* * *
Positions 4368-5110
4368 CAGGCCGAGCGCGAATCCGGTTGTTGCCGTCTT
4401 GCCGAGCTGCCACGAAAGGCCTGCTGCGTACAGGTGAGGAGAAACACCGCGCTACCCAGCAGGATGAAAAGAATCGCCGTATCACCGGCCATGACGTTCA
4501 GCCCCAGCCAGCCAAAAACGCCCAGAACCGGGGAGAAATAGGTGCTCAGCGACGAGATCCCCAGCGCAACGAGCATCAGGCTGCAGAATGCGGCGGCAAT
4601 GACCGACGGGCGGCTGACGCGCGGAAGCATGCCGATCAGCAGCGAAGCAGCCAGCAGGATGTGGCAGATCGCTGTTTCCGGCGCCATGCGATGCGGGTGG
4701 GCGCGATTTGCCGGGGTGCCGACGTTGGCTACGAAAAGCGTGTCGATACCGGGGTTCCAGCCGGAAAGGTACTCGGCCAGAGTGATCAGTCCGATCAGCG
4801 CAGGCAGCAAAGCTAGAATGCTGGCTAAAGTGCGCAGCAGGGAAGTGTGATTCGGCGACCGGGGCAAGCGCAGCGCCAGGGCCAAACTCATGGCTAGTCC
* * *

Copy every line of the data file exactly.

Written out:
Positions 4368-5110
4368 CAGGCCGAGCGCGAATCCGGTTGTTGCCGTCTT
4401 GCCGAGCTGCCACGAAAGGCCTGCTGCGTACAGGTGAGGAGAAACACCGCGCTACCCAGCAGGATGAAAAGAATCGCCGTATCACCGGCCATGACGTTCA
4501 GCCCCAGCCAGCCAAAAACGCCCAGAACCGGGGAGAAATAGGTGCTCAGCGACGAGATCCCCAGCGCAACGAGCATCAGGCTGCAGAATGCGGCGGCAAT
4601 GACCGACGGGCGGCTGACGCGCGGAAGCATGCCGATCAGCAGCGAAGCAGCCAGCAGGATGTGGCAGATCGCTGTTTCCGGCGCCATGCGATGCGGGTGG
4701 GCGCGATTTGCCGGGGTGCCGACGTTGGCTACGAAAAGCGTGTCGATACCGGGGTTCCAGCCGGAAAGGTACTCGGCCAGAGTGATCAGTCCGATCAGCG
4801 CAGGCAGCAAAGCTAGAATGCTGGCTAAAGTGCGCAGCAGGGAAGTGTGATTCGGCGACCGGGGCAAGCGCAGCGCCAGGGCCAAACTCATGGCTAGTCC